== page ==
I pledge allegiance to the flag of the United States of America, and to the Republic for which it stands, one Nation under God, indivisible, with liberty and justice for all.
At the close of the Constitutional Convention of 1787, Franklin was queried as he left Independence Hall on the final day of deliberation. In the notes of Dr. James McHenry, one of Maryland’s delegates to the Convention, a lady asked Dr. Franklin “Well Doctor what have we got, a republic or a monarchy.” Franklin replied, “A republic . . . if you can keep it.”
Our Constitution created a limited representative republic. A republic is different from a democracy. In a democracy, the majority can directly make laws, while in a republic, elected representatives make laws. Basically, in a pure democracy, the majority has unlimited power, whereas in a republic, a written constitution limits the majority and provides safeguards for the individual and minorities. Continue reading
This weekend was a busy one… but no – nothing outdoors, as it is still too damned hot. I have spent hours moving my office and studio around to a degree, getting caught up on long-ignored files, and then less than an hour ago I was reviewing some old broadcasts and landed upon one which I had never re-aired nor re-listened to – and was totally shocked.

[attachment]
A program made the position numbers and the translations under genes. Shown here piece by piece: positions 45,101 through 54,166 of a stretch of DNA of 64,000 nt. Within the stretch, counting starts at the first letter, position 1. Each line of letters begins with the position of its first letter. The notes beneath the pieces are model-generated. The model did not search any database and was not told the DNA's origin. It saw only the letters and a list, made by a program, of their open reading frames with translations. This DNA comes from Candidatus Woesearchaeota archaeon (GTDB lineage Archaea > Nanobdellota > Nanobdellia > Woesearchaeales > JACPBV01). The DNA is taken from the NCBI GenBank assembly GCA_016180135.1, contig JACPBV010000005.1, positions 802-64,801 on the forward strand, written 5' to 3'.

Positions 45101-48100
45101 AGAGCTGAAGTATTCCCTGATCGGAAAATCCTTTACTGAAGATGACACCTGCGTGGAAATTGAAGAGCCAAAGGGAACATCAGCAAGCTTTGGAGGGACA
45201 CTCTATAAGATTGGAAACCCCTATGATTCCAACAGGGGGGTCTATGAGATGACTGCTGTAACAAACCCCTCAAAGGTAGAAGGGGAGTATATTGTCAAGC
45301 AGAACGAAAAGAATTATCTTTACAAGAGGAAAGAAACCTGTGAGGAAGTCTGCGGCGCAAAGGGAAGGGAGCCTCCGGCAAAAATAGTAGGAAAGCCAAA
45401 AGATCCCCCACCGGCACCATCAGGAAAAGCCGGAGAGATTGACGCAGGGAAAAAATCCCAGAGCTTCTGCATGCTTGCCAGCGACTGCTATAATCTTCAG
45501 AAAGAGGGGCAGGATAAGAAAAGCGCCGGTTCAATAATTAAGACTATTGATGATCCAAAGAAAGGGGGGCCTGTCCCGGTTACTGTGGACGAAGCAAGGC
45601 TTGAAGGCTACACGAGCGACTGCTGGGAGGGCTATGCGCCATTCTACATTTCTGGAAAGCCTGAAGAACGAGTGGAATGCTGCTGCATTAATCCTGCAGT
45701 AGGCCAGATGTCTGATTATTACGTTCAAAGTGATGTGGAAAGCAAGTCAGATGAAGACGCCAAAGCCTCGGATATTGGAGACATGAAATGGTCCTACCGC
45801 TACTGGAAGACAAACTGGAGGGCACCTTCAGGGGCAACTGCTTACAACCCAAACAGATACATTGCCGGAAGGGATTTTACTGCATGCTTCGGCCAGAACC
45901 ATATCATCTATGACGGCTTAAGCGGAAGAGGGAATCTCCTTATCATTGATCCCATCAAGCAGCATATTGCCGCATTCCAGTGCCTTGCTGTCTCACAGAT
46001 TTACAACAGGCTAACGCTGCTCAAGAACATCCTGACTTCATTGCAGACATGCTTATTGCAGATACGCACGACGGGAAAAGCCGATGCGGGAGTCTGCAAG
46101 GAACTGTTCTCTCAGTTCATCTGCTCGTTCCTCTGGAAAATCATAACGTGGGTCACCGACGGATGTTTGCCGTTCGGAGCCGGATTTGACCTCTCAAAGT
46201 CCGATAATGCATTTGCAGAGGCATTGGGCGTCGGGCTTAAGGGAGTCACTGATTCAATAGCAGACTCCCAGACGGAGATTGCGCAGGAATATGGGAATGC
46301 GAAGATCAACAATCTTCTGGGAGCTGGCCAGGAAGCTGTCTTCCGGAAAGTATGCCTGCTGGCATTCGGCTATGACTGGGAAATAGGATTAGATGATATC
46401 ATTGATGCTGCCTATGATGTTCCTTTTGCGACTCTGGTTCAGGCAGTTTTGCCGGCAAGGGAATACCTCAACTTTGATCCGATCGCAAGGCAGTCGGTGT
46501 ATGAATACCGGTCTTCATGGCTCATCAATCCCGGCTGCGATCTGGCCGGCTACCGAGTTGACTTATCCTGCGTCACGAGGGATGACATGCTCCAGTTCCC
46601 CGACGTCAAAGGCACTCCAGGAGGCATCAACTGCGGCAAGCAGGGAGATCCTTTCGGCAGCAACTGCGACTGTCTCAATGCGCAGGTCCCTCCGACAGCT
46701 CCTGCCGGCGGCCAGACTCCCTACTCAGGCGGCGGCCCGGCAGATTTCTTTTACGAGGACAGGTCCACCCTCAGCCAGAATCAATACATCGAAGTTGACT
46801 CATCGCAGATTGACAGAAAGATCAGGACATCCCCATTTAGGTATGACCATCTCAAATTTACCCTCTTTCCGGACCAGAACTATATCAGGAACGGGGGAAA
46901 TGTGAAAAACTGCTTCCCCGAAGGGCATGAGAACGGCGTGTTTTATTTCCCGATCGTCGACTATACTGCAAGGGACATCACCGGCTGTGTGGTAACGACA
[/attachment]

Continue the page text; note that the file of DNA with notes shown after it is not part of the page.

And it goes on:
I no longer broadcast with the network which I shared this commentary on, but this recording goes back to April of 2009. I hope that each of the Groups on Facebook who I am proud to belong to will appreciate OUR history… and yes – even though I was born just North of the Land of Lincoln – I KNEW from an early age – the TRUTH – and it is MY history as well! Continue reading
A Spotlight on a Primary Source by George III
King George III
On March 22, 1765, the British Parliament passed the “Stamp Act” to help pay for British troops stationed in the colonies during the Seven Years’ War. The act required the colonists to pay a tax, represented by a stamp, on various forms of papers, documents, and playing cards. It was a direct tax imposed by the British government, without the approval of the colonial legislatures and was payable in hard-to-obtain British sterling, rather than colonial currency. Further, those accused of violating the Stamp Act could be prosecuted in Vice-Admiralty Courts, which had no juries and could be held anywhere in the British Empire. Continue reading
Every four years, we are reminded that the president of the United States must be a “natural born citizen.” But what does this even mean? Does it apply to everyone born in America, and is there a difference between a “native born” (one naturalized at birth by statute) and a “natural born” (one who does not require any naturalization) citizen?